Return the water to a boil and add the pasta. Cook according to package directions, and drain.

While the pasta cooks, heat the olive oil in a large skillet over medium-high heat. Add the sausage and cook, stirring and breaking it up. Cook until the sausage is browned and almost cooked through, approximately 4 to 6 minutes. Add the garlic and crushed red pepper and cook until the garlic is lightly golden, about 1 min. Pour in the broth and bring to a boil. Cook, stirring occasionally, until the broth is reduced by about half, approximately 3 to 4 minutes. Add the broccoli rabe, Kalamata olives, and lemon zest. Cook stirring until hot for 1 to 2 minutes. Add the pasta and Pecorino Romano and toss well. Season to taste with salt and pepper, and garnish with additional Pecorino Romano and basil.

Variations:

Try Campanelle as a substitute for the pasta as I originally planed.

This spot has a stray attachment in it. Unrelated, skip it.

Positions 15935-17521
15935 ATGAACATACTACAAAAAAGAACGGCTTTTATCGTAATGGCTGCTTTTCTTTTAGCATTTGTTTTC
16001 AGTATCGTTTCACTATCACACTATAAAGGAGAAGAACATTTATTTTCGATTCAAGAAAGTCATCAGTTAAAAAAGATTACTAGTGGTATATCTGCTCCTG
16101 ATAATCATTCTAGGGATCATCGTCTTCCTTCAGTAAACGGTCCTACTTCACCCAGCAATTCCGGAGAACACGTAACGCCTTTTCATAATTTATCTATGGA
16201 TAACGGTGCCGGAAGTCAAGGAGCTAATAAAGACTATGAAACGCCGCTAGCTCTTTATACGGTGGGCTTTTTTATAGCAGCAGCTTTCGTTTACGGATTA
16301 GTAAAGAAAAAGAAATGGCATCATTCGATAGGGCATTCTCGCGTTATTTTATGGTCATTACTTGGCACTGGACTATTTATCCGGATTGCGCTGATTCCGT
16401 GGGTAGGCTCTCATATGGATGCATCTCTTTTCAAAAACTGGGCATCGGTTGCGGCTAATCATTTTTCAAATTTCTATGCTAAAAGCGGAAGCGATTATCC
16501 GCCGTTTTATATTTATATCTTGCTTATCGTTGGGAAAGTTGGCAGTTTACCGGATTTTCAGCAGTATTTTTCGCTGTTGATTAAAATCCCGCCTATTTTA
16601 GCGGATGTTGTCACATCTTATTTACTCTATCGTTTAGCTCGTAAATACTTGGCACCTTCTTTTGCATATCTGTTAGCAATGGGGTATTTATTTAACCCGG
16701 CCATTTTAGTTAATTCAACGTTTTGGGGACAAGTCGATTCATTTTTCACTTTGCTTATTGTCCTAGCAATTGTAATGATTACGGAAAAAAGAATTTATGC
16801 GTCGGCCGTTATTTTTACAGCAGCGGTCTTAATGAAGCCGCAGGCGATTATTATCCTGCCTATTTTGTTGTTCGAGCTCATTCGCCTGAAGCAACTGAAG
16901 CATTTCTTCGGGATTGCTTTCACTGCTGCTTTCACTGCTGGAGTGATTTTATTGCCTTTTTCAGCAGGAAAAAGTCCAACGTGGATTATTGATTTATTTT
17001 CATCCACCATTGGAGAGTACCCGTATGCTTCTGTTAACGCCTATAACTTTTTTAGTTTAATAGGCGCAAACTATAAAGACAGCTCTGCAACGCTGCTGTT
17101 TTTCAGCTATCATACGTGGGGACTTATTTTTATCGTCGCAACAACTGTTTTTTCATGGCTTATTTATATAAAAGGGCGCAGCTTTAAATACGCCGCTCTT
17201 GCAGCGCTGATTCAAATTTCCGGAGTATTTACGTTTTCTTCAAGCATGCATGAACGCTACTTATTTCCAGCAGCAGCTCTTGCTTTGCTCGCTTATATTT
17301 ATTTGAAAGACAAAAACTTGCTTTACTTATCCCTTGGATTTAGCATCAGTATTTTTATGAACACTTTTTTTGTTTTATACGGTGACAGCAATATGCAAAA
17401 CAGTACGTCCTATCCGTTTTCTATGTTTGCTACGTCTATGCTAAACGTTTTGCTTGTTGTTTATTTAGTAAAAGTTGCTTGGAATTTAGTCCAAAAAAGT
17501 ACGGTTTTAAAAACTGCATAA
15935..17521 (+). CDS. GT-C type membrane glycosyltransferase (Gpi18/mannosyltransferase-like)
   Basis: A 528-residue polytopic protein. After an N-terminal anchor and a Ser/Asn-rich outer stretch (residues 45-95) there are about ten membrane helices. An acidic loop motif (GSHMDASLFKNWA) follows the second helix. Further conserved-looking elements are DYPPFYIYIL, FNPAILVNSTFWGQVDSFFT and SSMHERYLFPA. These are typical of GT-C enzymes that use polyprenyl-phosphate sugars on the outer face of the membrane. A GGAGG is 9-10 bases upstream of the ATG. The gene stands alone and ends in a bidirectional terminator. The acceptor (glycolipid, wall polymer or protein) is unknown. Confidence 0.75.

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Definition: Grades of Olive Oil

Over 750 million olive trees are cultivated worldwide, 95% of which are in the Mediterranean region. Most of global production comes from Southern Europe, North Africa and the Middle East.

The grades of oil extracted from the olive fruit can be classified as:

  • Virgin means the oil was produced by the use of physical means and no chemical treatment. The term virgin oil referring to production is different from Virgin Oil on a retail label.
  • Refined means that the oil has been chemically treated to neutralize strong tastes (characterized as defects) and neutralize the acid content (free fatty acids). Refined oil is commonly regarded as lower quality than virgin oil; the retail labels extra-virgin olive oil and virgin olive oil cannot contain any refined oil.
  • Pomace olive oil means oil extracted from the pomace using chemical solvents, mostly hexane, and by heat.

Grades of Olive Oil

  • Extra-virgin olive oil comes from virgin oil production only, contains no more than 0.8% acidity, and is judged to have a superior taste.